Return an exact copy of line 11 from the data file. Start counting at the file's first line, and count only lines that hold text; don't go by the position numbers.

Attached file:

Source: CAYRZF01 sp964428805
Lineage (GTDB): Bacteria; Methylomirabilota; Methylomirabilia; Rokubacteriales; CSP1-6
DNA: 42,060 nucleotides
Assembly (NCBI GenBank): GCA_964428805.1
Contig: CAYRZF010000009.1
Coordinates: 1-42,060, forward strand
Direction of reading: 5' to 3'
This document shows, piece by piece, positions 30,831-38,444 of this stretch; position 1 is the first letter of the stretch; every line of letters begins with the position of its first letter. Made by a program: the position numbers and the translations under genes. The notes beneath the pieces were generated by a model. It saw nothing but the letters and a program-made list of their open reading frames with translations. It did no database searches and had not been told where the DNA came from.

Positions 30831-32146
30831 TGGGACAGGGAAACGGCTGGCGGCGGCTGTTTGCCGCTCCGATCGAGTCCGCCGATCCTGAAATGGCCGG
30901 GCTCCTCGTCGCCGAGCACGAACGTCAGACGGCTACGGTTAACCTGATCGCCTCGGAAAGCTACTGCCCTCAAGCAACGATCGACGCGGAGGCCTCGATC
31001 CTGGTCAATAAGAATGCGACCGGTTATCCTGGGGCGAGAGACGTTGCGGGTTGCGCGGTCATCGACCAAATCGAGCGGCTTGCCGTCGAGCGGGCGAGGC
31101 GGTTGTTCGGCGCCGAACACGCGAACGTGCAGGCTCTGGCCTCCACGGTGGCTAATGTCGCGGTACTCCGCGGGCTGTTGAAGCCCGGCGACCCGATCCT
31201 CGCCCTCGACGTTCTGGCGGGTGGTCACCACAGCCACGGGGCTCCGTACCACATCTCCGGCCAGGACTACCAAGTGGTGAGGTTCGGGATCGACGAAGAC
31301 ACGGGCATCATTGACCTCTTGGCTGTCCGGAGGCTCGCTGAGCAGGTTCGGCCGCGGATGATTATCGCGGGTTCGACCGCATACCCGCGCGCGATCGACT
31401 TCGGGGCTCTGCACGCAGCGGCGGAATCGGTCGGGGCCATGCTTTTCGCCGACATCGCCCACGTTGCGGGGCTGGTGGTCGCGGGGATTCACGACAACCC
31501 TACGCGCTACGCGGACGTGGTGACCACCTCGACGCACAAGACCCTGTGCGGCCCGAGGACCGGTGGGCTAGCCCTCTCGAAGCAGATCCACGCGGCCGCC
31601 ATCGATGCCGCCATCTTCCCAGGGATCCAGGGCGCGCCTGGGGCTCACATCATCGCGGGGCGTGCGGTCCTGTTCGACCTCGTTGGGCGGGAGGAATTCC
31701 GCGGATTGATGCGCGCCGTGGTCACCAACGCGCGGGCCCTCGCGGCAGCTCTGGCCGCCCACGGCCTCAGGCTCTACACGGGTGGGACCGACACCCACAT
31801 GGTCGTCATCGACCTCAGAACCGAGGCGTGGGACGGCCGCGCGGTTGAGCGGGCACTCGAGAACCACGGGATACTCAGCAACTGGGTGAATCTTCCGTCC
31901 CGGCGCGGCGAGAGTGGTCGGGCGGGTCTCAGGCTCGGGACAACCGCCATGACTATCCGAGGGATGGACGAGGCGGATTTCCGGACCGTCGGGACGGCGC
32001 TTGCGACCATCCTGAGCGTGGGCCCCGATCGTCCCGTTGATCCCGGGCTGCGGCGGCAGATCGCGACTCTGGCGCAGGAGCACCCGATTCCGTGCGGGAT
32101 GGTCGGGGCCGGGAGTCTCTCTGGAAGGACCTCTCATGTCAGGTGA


30901 GCTCCTCGTCGCCGAGCACGAACGTCAGACGGCTACGGTTAACCTGATCGCCTCGGAAAGCTACTGCCCTCAAGCAACGATCGACGCGGAGGCCTCGATC